Discovering the Spiritual Exercises of Saint Ignatius
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Paperback / softback
Publisher: BRF (The Bible Reading Fellowship)
Number of Pages: 352
Width: 13 cm
Height: 19.8 cm
This book is an adaptation of the Spiritual Exercises of St Ignatius Loyola, to help you to embark on a life-transforming journey toward Christlikeness. For nearly 500 years, the Exercises have been a tool for spiritual formation. During those years their popularity has ebbed and flowed, but they are now experiencing something of a revival across the breadth of the Church. This is not a book about the methods or techniques of Christian formation but one that enables you to come before God through the Gospel narratives in order to encounter Jesus afresh. If you hunger for something deeper, yearn to walk with Jesus (not just read about him), and desire to embrace more of what God is doing in and through you, then this is the book for you. Larry Warner is the founder and executive director of "b", an organisation that develops and provides spiritual formation experiences and retreats. He is also an adjunct professor at Bethel Seminary in San Diego and the author of Imaginative Prayer in Youth Ministry (Zondervan, 2007).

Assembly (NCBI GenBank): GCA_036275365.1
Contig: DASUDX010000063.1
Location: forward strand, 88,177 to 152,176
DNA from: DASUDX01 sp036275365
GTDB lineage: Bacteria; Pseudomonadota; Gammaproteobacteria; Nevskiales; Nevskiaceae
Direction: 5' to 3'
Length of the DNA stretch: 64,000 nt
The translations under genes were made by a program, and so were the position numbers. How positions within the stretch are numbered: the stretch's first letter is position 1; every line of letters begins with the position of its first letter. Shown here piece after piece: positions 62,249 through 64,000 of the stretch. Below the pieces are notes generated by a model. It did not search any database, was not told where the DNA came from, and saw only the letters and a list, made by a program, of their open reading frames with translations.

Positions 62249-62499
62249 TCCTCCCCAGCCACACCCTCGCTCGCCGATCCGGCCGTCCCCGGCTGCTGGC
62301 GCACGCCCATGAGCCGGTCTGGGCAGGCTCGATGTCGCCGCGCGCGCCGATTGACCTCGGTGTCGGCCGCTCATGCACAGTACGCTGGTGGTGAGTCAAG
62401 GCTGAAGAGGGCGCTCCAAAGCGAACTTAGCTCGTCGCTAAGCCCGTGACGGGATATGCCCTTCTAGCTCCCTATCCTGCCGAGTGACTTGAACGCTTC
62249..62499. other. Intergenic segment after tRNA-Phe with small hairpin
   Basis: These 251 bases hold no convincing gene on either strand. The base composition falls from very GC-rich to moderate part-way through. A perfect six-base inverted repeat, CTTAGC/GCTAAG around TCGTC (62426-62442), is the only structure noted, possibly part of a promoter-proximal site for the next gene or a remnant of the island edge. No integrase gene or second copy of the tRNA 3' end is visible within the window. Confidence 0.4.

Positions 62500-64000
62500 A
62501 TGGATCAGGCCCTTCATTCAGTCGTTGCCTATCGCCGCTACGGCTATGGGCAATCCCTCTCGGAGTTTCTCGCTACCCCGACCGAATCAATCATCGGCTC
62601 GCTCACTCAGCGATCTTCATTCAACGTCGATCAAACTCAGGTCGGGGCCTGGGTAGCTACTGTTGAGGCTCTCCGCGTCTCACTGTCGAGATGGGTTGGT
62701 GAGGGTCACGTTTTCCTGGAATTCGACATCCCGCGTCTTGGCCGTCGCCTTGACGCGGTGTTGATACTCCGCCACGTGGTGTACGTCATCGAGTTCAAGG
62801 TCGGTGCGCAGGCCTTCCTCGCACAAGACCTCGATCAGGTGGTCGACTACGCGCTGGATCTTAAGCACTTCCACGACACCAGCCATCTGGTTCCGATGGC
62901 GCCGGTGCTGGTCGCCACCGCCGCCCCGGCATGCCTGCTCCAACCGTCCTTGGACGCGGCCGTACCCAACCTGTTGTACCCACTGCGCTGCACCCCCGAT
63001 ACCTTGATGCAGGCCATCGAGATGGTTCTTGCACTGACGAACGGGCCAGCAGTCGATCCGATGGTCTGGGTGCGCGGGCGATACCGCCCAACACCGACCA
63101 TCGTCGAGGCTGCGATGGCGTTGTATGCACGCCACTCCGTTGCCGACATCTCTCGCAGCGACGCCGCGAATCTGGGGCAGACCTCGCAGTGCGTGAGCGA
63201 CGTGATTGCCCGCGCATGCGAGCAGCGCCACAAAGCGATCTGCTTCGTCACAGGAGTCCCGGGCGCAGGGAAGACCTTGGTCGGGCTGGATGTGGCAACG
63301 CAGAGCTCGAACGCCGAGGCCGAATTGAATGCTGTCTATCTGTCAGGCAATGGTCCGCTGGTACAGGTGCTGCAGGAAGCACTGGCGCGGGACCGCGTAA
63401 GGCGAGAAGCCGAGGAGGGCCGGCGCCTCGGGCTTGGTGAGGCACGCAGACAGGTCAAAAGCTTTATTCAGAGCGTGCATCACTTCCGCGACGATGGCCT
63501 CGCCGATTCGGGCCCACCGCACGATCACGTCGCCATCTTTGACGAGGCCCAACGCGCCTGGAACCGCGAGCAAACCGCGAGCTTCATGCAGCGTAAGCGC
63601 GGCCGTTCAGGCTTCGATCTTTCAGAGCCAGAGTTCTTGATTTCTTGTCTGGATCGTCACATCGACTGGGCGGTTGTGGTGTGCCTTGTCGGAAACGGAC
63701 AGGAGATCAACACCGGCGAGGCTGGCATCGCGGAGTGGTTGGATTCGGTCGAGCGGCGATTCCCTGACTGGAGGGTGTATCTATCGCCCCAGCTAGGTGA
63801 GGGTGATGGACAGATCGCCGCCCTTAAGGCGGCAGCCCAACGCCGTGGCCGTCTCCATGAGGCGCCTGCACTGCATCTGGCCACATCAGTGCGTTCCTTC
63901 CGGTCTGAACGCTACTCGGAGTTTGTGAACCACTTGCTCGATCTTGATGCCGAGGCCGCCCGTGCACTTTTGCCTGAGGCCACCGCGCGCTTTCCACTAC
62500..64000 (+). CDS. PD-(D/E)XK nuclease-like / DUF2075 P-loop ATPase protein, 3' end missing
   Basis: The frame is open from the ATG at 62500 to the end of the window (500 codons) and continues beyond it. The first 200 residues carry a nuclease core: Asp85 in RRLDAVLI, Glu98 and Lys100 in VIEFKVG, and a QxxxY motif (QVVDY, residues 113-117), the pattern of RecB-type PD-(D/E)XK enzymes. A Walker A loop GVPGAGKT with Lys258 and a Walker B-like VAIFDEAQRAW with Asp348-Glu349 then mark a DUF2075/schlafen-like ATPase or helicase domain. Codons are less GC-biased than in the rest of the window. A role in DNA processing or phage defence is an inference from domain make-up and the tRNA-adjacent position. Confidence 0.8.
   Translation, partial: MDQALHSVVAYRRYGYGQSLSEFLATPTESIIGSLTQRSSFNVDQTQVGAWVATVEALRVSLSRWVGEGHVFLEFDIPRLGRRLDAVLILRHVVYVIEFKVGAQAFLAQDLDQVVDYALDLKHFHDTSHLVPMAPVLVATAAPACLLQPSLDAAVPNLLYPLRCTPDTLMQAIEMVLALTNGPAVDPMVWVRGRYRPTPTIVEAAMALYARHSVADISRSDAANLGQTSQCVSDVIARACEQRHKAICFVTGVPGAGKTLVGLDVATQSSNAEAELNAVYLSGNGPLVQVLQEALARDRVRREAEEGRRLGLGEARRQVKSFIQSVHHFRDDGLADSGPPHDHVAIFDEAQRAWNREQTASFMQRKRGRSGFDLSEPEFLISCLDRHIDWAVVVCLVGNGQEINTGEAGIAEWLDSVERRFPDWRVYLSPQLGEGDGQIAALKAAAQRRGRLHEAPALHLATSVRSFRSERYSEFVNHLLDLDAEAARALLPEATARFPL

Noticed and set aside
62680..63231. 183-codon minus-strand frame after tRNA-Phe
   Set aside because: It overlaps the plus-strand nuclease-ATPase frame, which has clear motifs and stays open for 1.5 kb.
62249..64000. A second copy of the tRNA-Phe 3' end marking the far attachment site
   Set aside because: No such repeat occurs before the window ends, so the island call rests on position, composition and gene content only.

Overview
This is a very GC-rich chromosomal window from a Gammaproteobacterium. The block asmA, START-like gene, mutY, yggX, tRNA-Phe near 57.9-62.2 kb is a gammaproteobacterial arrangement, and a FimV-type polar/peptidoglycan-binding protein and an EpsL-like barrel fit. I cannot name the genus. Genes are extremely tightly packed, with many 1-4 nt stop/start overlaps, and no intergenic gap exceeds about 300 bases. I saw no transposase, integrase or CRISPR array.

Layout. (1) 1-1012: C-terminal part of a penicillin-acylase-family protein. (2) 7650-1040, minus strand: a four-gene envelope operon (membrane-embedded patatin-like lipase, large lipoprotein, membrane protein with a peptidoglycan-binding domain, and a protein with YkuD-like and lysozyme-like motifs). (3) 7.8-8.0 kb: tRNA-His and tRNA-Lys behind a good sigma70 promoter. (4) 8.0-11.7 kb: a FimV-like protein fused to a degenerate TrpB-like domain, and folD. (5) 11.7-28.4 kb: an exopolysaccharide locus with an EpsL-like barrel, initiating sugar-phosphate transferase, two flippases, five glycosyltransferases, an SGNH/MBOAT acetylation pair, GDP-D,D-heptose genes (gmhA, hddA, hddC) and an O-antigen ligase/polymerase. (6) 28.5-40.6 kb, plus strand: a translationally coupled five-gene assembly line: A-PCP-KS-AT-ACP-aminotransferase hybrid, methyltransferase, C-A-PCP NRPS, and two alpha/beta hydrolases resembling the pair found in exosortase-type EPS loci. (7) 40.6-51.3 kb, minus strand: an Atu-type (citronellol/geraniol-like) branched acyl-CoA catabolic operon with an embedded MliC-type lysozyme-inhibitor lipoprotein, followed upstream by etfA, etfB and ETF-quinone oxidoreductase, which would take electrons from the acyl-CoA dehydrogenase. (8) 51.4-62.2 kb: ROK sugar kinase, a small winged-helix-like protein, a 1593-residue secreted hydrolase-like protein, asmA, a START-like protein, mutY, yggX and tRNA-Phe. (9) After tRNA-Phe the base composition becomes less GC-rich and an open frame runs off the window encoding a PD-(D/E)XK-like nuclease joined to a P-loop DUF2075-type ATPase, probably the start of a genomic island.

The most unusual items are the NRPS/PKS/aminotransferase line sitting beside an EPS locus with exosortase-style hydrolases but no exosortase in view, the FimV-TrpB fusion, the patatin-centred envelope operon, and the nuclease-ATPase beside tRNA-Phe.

This book effectively brings the Exercises within reach of any disciple of Jesus ready to work with grace to turn life in the kingdom of the heavens with Jesus into their actual existence. Dallas Willard, author of Renovation of the Heart Larry Warner has retrieved a five-hundred-year-old spiritual practice and revealed its practical significance for Christians of the twenty-first century... To follow his wisdom and experience is to discover the transforming power of the life of Jesus. Albert Haase, OFM, author of Coming Home to Your True Self From The Church Times - November 2011 In 1521, a worldly young Basque nobleman, Inigo de Loyola, participated in a battle against invading French forces at Pamplona in northern Spain. In the course of the fighting, Inigo's legs were shattered by a cannonball and he was carried from the battlefield, alive but helpless, and transported to his father's home. There he spent the next nine months in slow convalescence. Pinned to his bed, frustrated and bored, Inigo called for some books of popular romance to while away the time, only to be presented with the Carthusian Ludolph of Saxony's Life of Christ and Voragine's Lives of the Saints. For sheer lack of anything more appealing to hand, he began to read, then to reflect, and, finally, to pray. Thus began the process of conversion by which this soldier-courtier was transformed into the man we now know as St Ignatius Loyola. One enduring result of Ignatius's conversion was a book that he called the Spiritual Exercises. In it, he lays out a plan for a 30-day retreat based on his own path of spiritual discovery: a period of withdrawal and reflection spread over four weeks. Each day, the retreatant would meditate on some incident in the life of Christ, examine his or her fidelity to Christian values, and make a deeper commitment to God's service. Above all, Ignatius conceived his Exercises as leading others, as they had him, towards making a life-choice. They would provide a catalyst for discerning God's will in every circumstance, and move people to follow that will wherever it might lead. Ultimately, they would open the heart to love. In Discovering the Spiritual Exercises of Saint Ignatius by Larry Warner, Ignatius's text is re-presented in a modern format and with the needs of people today in mind. Warner himself is an experienced Ignatian retreat-giver, and there is a solidity and assurance to his presentation which inspires confidence. As in the case of the original, this is not a book for armchair spiritual reading, but a manual for those who wish to incorporate the Exercises into their life. But Warner is merciful to those whose time is limited, and rich in suggestions for alternative modes of practice where necessary. Larry Warner is an Evangelical, founder of "b", with a particular interest in resourcing ministers and pastors. Into that slot his book might well be taken. Sister Gillian is a Carmelite nun at Quidenham in Norfolk.